In the absence of such epistemic harmonization, the ROK, despite its middle-power status, clearly inferior to all of its neighbors in national and military power, is likely to strive for a more enhanced independent defense capability. The Roh administration probably will continue to believe that ultimately guaranteeing the ROK’s security will require a multilateral regional security framework and that embedding the U.S.-ROK alliance within some kind of a multilateral Northeast Asian security forum was the best way to assure that Seoul’s interests would not be ignored by its more powerful neighbors and to enhance peace and stability in the region around the Korean peninsula.


Finally, the conference addressed the role of anti-Americanism in the presidential campaign and its impact on the Roh administration views and policies.  It was clear to all observers that Roh Moo-hyun rode to power on the wave of mass anti-Americanism, but after the election he chose to dump it.  Of course, anti-Americanism is not new to the ROK.  Radical South Korean students, for example, burned Stars and Stripes with such shocking frequency in the 1980s and 1990s that at the time North Koreans joked that Americans should feel safer in Pyongyang than in Seoul.  The relationship between America and Korea has often been punctuated by “mood swings” ever since it was consummated by the Schufeldt Treaty in 1883. 


Anti-Americanism masks four different phenomena in the Republic of Korea.  The first background type of general and unfocused anti-Americanism inclines Koreans to see what is valuable in their way of life under constant pressure from a dominant American-led western culture.  This sense of “East-West polarity” with clear racial overtones and consequent “cultural victimization” mentality predisposes Koreans to sympathize with whoever opposes America in a dispute, regardless of the issue at hand.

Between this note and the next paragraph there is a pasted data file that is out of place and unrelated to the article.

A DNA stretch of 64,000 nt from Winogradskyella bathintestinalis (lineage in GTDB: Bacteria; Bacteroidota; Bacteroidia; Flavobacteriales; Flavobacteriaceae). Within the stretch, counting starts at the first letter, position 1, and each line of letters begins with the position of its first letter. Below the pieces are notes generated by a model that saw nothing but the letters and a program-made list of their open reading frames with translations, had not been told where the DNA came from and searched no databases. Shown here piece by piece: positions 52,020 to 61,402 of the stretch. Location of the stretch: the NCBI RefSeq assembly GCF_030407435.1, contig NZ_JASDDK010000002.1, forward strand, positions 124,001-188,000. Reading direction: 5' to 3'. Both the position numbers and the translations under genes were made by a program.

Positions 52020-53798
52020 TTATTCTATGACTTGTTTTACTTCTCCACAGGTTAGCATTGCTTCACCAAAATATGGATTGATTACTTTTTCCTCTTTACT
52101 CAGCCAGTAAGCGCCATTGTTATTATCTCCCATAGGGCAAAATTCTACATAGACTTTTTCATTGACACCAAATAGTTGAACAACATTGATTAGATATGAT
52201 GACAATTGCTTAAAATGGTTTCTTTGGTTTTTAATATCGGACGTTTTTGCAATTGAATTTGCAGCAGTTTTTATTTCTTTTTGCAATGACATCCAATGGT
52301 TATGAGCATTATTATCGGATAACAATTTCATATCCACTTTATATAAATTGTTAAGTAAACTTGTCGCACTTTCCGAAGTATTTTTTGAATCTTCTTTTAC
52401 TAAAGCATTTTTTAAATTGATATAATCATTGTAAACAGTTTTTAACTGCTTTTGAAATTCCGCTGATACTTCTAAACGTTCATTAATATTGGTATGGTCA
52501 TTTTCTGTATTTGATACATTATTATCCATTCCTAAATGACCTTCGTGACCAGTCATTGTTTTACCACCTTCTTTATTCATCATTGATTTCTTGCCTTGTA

The second “coming-of-age” type of sharper and more acute anti-Americanism is a reaction against perceived discrimination, a demand for parity and equality between Korea and the United States.  It is rooted in a perception that the United States does not appreciate the progress the ROK has made and still wishes to treat Korea as an inferior client state.  It is more “policy sensitive” than other types of anti-American sentiments. 


The third type of “hope and disappointment” anti-Americanism stems from perceived inconsistencies between American ideals and American practices as related to the image of America in Korean eyes.  Whenever Koreans’ very high (and often unrealistic) expectations of the United States were not met, the disappointment felt by Koreans whose faith in America was shattered, gave birth to anti-Americanism.  This is a cumulative sentiment, which can be triggered by controversial policies or the behavior of U.S. representatives in Korea.


Finally, there is a breed of anti-American sentiment resulting from the South Korean public’s growing sense of solidarity with North Korea.  When America is seen as taking a hard line toward North Korea, Washington’s actions are viewed with suspicion through the lenses of all other types of anti-Americanism.  This form of anti-Americanism related to the ROK’s intensifying sense of common identity with North Korea poses the greatest potential challenge to the U.S.-ROK security alliance.  It is likely to increase over time.  The closer the North and South grow together, the more likely the South will display an anti-American sentiment from a sense of solidarity with the North.  Although anti-Americanism does not pose a grave threat to U.S. interests at present, clearly, as time passes by, it will no longer be viable for the United States to think it can be friends with one half of Korea while remaining a mortal enemy with the other half, because of growing Korean national consciousness.